Migrate Module for Drupal: Intro For Beginners

This blog post is the first of a small series of posts discussing the Migrate module, typical use cases and tips when using Migrate.

Most websites or E-commerce websites require us to take data from a legacy source and move it into Drupal. Eg, make our old content into Drupalized content fully integrated as Nodes, Users, Files or Fields.

The tool I use most for this job is the Migrate module. This module is not expressly for beginners in PHP or Drupal. If you want something with a simple UI and interaction to import content into Drupal I recommend you look at the Feeds module. If you require flexibility, reproducible test runs while you fine-tune your import or a complex long-running migration workflow then Migrate is for you!

What is a Migration, What is Migrate?

A Migration, or a Data Migration described by Wikipedia is:

Data migration is the process of transferring data between storage types, formats, or computer systems. Data migration is usually performed programmatically to achieve an automated migration, freeing up human resources from tedious tasks. It is required when organizations or individuals change computer systems or upgrade to new systems, or when systems merge (such as when the organizations that use them undergo a merger or takeover).

To achieve an effective data migration procedure, data on the old system is mapped to the new system providing a design for data extraction and data loading. The design relates old data formats to the new system’s formats and requirements. Programmatic data migration may involve many phases but it minimally includes data extraction where data is read from the old system and data loading where data is written to the new system.

Migrate is a Drupal module that provides a Framework to define and codify a complete Migration of Data between disparate data formats and systems. If that description sounds vague — Migrate lets you write PHP classes that let you take Sources of data and define their Destination and any number of sequential, related steps to retrieve, massage and move the data from point A to point B.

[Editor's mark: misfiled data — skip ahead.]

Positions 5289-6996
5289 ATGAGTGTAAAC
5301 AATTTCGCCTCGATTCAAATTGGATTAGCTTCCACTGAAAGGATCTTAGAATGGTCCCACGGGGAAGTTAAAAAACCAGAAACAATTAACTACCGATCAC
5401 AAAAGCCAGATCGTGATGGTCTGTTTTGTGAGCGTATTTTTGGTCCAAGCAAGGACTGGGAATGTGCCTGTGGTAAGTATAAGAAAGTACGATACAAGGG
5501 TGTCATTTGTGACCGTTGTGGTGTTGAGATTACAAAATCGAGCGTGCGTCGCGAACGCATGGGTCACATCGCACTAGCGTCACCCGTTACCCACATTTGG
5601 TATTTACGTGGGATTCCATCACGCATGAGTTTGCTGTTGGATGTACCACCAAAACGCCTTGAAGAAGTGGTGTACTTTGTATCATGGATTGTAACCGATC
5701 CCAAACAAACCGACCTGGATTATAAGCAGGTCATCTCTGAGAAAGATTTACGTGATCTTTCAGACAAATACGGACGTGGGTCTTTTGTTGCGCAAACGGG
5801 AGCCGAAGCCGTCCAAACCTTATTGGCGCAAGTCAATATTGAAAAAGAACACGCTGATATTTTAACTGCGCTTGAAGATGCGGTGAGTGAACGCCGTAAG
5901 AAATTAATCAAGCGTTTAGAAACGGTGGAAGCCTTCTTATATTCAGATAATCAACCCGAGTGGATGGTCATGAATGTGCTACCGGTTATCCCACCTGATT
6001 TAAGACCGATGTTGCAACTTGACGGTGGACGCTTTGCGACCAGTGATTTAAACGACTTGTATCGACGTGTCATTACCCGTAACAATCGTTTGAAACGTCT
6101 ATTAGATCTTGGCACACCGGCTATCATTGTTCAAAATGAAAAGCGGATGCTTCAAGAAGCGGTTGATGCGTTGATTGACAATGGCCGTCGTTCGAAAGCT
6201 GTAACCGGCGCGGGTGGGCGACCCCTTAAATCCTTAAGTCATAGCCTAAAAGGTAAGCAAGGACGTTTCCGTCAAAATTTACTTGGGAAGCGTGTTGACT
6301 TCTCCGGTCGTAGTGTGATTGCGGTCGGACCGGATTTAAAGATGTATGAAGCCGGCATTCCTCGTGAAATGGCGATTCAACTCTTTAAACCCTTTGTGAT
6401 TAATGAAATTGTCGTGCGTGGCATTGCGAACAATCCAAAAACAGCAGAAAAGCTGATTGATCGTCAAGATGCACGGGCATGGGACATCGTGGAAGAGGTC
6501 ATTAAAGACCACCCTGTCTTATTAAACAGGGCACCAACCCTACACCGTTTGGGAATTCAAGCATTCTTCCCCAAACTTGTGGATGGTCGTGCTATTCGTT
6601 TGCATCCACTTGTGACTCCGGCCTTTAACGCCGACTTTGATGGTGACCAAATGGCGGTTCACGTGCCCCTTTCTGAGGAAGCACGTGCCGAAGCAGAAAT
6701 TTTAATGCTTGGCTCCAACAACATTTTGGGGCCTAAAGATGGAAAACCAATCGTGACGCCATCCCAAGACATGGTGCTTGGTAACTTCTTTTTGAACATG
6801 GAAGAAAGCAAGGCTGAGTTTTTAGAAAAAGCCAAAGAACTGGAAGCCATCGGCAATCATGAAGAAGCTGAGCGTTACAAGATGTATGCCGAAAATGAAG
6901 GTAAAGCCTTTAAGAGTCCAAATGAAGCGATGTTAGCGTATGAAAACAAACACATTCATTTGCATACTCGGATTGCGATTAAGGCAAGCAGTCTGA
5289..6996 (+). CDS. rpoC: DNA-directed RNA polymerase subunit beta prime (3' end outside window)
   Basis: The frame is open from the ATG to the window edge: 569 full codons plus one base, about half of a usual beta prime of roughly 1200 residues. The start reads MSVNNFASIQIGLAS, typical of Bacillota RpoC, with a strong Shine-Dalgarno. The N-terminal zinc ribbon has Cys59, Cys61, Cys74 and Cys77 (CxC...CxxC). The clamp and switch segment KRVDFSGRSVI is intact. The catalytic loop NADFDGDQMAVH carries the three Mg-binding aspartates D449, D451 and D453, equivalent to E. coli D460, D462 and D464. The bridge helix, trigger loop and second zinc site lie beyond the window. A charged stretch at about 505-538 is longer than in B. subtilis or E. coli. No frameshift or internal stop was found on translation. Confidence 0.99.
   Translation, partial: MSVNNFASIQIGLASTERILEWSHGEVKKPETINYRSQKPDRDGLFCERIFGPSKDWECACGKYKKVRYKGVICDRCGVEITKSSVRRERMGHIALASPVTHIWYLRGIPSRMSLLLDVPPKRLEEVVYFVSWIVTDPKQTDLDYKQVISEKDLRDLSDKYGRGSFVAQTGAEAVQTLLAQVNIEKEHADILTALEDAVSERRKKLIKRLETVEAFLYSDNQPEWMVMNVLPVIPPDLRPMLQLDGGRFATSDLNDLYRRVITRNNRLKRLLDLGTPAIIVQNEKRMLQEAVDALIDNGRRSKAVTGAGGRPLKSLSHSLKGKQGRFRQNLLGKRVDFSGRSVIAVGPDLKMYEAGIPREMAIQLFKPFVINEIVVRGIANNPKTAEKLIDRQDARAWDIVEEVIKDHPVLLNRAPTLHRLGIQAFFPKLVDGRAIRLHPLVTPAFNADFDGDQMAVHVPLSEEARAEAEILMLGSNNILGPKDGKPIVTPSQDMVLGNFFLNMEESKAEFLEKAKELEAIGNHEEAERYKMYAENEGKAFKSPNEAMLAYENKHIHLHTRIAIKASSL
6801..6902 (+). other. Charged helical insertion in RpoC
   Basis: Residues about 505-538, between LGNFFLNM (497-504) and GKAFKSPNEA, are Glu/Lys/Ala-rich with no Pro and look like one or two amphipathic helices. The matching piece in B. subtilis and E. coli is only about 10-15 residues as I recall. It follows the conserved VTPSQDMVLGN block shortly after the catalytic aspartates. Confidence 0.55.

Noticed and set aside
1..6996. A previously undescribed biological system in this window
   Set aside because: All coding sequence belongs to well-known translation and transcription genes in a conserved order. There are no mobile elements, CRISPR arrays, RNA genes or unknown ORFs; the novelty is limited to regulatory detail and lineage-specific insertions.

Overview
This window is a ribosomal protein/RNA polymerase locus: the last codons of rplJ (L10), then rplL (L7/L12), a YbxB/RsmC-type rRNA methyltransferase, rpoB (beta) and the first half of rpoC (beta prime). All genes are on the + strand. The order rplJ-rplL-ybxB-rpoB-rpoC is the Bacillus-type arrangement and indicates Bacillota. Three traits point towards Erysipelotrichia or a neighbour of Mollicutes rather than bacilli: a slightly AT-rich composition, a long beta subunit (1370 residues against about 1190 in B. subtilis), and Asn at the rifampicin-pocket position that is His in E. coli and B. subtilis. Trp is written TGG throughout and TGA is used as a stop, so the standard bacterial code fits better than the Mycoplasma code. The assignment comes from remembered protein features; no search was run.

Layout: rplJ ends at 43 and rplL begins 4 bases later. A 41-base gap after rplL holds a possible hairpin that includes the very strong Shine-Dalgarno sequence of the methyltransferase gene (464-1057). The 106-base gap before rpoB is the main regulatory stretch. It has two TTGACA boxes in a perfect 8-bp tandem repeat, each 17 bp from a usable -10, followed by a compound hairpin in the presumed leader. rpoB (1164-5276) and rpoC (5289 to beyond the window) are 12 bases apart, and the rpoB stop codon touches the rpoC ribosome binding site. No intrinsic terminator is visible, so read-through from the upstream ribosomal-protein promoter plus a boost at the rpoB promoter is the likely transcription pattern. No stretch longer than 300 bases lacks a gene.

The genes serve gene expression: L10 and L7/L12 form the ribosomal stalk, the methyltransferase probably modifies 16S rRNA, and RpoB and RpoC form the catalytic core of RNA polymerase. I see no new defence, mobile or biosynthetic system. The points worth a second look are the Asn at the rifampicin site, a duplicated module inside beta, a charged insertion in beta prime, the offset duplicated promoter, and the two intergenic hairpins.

Migrate is a general purpose migration tool and is by no means a Drupal-only tool. You could for example define a migration that for a set of Javascript based templates and Ajax framework performs the following:

  • create a migration from a list of legacy HTML files in a directory

  • process each file and create a JSON file summarizing the HTML contents, author, etc.

  • These JSON files could be served or used via Javascript or JS framework as needed

By default Migrate comes with a wealth of pre-built classes to interact with Drupal Core components such as Fields, Entities, Nodes, Taxonomy Terms and Files. The additional Migrate Extras module contains 3rd party contrib support for other popular Drupal data (such as GeoEncoded Fields).

I’ve migrated data many times between systems (Joomla to Drupal, Mambo to Drupal) or sometimes between databases (SQLite to MySQL, Access to MySQL). In general the steps to moving a piece of data involve:

  • load original source item A

  • check it, sanitize it, and verify its OK as-is

  • figure out the destination location of this piece of data (a row in some new database schema, a specific folder for some image gallery)

  • move it, perform any extraneous cleanup

Any migration typically involves the above steps. The computer language doesn’t matter and the systems involved don’t matter. A simple ad-hoc pseudo code PHP script to do this might look like:

# connect to legacy ane new DB

$legacy = new PDO($db = new PDO("pgsql:dbname=legacy;host=localhost", "username", "password" );

$new = new PDO($db = new PDO("pgsql:dbname=new;host=localhost", "username", "password" );

# get old data
foreach ($legacy->query("Select * From data") as $row) {
 # iterate and migrate the data to new location.
 # note we change the legacy data a little by capitalizing words.
 $new->exec("INSERT INTO awesome_data SET bar=:bar", array(':bar' => ucwords($row['name']));

echo "all done!";

In subsequent posts will look at how to define a simple migration, and some variations using Migrate.

Looking for quality Drupal Web Hosting? Look no further than Arvixe Web Hosting!

Tags: , , , , , , , , , | Posted under Drupal | RSS 2.0

Author Spotlight

David Gurba

I am a web programmer currently employed at UCSB. I have been developing web applications professionally for 8+ years now. For the last 5 years I’ve been actively developing websites primarily in PHP using Drupal. I have experience using LAMP and developing data driven websites for clients in aviation, higher education and e-commerce. If you’d like to contact me I can be reached at david.gurba@arvixe.com

Leave a Reply

Your email address will not be published. Required fields are marked *